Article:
“Our interiors are an insight into our brains. It is a collaboration of design, art, humor, irony, functionality, and the street.” — Amanda Talbot
Are you currently studying interior design? What career path are you planning to pursue?
At its very essence, interior design is the artful balance between functionality and aesthetics. Check out these jobs that play by the same principle.
#1. Interior designer
As an interior design graduate, you are trained to be the perfect interior designer.
From designing private residential areas to commercial businesses and spaces, there are plenty of opportunities for you out there. It is your responsibility to bring the client’s vision to life, balancing the need for pleasing visuals with practical functionality.
This job requires someone with an eye for detail, the discipline and determination to see a project through from start to finish and the ability to work and collaborate with people. Think you have what it takes?
#2. Film / TV set designer
The career of an interior designer isn’t limited to just designing living spaces and corporate offices. You can also go into the entertainment industry and join the production crew to design sets for films, tv shows and theatre.
Your role as a set designer will involve planning and producing drawings for sets (i.e. physical surroundings used during a scene). From there, your drawings will be constructed in realistic sets complete with props, furniture and scenery.
To succeed in this job, you’ll need to be creative with a flair of generating original ideas. The work can be stressful due to tight deadlines and having to work with a myriad of personalities (e.g. director, producer, costume designer, sound director, etc.) but seeing your set drawings come to life on stage or on the silver screen can be highly rewarding.
#3. 3D visualiser
Another job that deals with balancing functionality with aesthetics is 3D visualiser. A crucial role in architectural design teams, it’s your job to bring design ideas to life in a digital form through the use of computer design software.
As a 3D visualiser, you will create 3D visuals and photorealistic designs from architectural plans and drawings. This includes applying appropriate textures and lighting to the 3D models so that they appear realistic.
A good 3D visualiser should be proficient in design software and have an eye for conceptualising and visualising ideas.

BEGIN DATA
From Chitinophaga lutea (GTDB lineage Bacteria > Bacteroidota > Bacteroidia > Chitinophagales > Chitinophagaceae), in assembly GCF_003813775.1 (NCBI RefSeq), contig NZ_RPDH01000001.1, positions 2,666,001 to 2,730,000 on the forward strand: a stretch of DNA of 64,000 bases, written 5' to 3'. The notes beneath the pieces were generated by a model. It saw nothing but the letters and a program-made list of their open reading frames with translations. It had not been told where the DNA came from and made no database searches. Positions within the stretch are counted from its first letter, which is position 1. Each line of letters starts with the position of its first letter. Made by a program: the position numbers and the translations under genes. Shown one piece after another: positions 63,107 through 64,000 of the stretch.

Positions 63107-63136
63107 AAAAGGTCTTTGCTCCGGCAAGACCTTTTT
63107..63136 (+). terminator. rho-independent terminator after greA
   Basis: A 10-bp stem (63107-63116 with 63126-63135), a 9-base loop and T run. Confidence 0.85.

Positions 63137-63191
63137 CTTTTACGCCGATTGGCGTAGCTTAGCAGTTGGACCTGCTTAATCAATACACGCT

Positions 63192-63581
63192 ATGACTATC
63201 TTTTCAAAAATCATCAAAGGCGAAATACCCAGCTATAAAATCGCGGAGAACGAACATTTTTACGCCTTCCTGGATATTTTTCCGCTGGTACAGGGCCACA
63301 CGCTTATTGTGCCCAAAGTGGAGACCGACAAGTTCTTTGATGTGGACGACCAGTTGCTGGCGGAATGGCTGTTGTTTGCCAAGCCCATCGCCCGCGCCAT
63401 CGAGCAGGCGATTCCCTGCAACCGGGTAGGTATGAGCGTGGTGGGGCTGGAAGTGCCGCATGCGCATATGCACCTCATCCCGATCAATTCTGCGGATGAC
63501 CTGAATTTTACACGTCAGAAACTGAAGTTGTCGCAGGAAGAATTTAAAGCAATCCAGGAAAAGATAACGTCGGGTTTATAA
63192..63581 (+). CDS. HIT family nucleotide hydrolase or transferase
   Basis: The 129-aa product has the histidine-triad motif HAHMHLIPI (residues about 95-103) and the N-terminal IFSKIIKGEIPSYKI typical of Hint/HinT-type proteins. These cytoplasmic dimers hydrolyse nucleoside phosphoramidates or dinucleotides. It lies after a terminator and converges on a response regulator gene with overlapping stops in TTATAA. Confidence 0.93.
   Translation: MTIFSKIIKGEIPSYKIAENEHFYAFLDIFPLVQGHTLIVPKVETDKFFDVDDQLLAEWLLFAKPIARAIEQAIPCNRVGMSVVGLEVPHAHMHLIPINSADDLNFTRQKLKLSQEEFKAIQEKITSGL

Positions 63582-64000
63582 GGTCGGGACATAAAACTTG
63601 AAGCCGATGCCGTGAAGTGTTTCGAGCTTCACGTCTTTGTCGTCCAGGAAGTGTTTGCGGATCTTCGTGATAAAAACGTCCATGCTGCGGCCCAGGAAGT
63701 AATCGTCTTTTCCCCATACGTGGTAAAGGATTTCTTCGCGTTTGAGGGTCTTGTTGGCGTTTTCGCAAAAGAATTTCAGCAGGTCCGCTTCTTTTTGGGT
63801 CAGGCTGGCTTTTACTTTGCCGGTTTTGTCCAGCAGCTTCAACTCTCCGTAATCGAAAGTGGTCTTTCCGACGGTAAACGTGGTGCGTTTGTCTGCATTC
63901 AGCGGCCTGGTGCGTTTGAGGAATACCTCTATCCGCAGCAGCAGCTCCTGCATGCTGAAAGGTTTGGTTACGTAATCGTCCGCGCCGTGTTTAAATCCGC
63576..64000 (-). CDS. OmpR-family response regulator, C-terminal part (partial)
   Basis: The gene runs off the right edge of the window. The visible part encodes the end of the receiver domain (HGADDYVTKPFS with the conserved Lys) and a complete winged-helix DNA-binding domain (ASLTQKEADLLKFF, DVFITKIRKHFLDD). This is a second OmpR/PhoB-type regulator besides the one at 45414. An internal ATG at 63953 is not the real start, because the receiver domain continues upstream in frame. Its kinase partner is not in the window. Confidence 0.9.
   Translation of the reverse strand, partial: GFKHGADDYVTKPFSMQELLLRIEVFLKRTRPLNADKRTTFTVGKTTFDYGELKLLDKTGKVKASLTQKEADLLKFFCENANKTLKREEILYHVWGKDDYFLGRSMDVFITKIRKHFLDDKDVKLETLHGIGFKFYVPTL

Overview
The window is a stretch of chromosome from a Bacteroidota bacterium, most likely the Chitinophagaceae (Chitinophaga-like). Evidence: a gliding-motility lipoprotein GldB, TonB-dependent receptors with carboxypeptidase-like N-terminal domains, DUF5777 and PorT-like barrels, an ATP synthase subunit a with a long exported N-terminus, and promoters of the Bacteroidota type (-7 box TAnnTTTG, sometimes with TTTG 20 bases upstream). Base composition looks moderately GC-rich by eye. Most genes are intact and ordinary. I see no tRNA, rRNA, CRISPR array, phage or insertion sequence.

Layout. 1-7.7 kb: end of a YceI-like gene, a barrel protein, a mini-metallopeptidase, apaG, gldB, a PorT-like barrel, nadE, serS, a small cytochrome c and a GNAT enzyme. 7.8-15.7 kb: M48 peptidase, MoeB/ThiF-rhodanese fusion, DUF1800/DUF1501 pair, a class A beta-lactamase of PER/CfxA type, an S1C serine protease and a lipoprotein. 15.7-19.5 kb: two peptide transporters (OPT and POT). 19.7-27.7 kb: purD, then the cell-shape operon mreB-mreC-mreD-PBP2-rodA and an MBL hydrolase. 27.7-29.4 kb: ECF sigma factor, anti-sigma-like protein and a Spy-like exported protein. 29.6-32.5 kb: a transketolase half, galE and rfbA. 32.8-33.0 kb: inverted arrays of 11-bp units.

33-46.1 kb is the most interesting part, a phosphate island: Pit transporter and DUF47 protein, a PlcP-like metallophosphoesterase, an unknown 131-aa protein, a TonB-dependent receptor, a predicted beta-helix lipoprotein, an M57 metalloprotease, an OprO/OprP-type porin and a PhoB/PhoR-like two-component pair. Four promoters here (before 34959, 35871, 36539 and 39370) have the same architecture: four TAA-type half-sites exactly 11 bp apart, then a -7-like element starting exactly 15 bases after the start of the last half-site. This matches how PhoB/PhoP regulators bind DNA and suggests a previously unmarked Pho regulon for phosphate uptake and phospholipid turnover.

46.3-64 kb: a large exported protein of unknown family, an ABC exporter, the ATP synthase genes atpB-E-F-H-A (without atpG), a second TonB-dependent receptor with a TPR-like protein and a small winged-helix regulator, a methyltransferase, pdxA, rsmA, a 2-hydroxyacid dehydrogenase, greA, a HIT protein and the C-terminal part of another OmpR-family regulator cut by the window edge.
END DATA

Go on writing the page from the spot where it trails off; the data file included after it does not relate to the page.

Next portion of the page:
#4. Event and exhibition designer
Like an interior designer, an exhibition designer is in charge of designing a functional space. However, they work for a different crowd of people.
An exhibition designer is specifically employed to work on commercial events and public exhibitions, like cultural exhibitions and trade shows. They might also work on temporary displays for retailers as well as conferences for trade, industry or education.
In this job, you’re not only communicating with your clients. The spaces you design are meant to appeal to the clients’ target market so you need to know how to balance between the two. You also have to be practical and resourceful, making sure to deliver high quality work while staying within the limitations of budget and space constraints.
#5. Furniture designer
Interior design graduates also have the option to specialise in furniture design.
Your role and workload may vary depending on whether you are self-employed or working with a manufacturing company but essentially, your duty revolves around coming up with furniture that’s both functional and aesthetically-pleasing.
So what do you need to succeed in this job? Firstly, you need to have an in-depth knowledge of the history of furniture design. This means knowing what is good and bad design as well as how to improve on current designs.
You will also need to understand the different types of materials you can use to create a good product. For designers working with manufacturers, picking the right material will also mean taking note of the availability and sustainability of resources, as well as pricing costs.
You might also need to have a basic proficiency in computer design software like AutoCAD, Inventor, SolidWorks and Photoshop.
Further down the line after accumulating practical experience in the interior design field, you can start considering starting your own interior design-related businesses. Now that you have insight into how the industry works, you can use it to start a business that meets the demands of the industry.
Some of your business options could be starting an interior design consultancy firm, furniture and lighting store and home furnishing company. In fact, if you’re looking for inspiration, look no further than Whitespade, an interior design studio, and CANVAST, a furniture and accessory store, both founded and owned by interior design graduates.
From the success of interior design shows like Casa Impian and Divine Design, it is obvious that the world loves interior design. And why shouldn’t they? Interior design is certainly a fascinating and fun field.